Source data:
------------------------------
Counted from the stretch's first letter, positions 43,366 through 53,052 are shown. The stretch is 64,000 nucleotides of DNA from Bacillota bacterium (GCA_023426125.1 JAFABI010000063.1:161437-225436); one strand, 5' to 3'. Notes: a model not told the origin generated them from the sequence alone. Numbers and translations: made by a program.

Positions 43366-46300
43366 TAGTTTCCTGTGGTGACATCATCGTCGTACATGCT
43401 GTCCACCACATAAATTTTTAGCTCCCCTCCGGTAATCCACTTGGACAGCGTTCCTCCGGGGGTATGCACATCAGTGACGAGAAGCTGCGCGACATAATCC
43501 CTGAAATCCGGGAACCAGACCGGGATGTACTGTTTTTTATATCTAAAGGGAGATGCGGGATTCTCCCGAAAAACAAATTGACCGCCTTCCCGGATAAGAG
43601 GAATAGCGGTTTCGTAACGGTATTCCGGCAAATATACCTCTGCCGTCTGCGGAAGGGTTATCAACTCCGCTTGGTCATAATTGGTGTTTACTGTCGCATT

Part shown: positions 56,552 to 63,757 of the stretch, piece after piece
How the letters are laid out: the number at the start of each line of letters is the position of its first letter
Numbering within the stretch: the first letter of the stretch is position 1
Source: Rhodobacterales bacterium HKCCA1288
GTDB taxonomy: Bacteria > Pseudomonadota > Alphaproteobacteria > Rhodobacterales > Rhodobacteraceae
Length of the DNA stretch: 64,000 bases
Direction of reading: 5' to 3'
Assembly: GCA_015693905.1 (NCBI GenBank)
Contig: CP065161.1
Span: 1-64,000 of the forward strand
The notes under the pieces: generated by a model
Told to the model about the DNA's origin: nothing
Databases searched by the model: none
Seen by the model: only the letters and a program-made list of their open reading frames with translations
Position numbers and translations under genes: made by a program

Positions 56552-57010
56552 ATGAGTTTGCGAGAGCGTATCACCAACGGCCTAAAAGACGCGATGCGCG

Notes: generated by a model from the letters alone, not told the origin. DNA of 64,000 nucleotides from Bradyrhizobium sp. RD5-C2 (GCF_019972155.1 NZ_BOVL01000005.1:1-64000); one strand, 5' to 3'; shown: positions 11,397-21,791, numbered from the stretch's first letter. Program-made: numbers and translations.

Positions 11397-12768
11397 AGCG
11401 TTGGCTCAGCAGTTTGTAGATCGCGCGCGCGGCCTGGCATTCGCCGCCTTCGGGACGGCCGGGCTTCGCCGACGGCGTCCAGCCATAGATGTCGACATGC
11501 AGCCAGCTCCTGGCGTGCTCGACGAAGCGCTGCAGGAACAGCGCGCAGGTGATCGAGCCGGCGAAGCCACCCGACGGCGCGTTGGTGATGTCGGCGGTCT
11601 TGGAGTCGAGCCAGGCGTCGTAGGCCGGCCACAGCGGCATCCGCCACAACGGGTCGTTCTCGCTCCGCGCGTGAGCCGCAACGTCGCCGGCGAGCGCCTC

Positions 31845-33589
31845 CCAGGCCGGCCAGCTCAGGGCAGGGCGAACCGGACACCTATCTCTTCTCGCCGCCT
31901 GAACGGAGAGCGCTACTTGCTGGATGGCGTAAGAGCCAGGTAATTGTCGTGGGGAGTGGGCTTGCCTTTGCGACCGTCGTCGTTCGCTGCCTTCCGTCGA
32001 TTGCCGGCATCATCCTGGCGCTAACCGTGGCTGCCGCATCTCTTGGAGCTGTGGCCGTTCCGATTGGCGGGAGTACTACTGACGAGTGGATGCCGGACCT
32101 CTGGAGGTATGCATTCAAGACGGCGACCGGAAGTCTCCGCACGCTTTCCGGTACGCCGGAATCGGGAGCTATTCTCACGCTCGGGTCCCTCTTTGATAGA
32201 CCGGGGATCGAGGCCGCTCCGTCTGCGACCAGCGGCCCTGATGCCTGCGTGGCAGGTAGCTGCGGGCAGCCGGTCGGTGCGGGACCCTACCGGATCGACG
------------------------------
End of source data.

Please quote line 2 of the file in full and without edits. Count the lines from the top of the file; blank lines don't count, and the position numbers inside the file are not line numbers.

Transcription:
Positions 43366-46300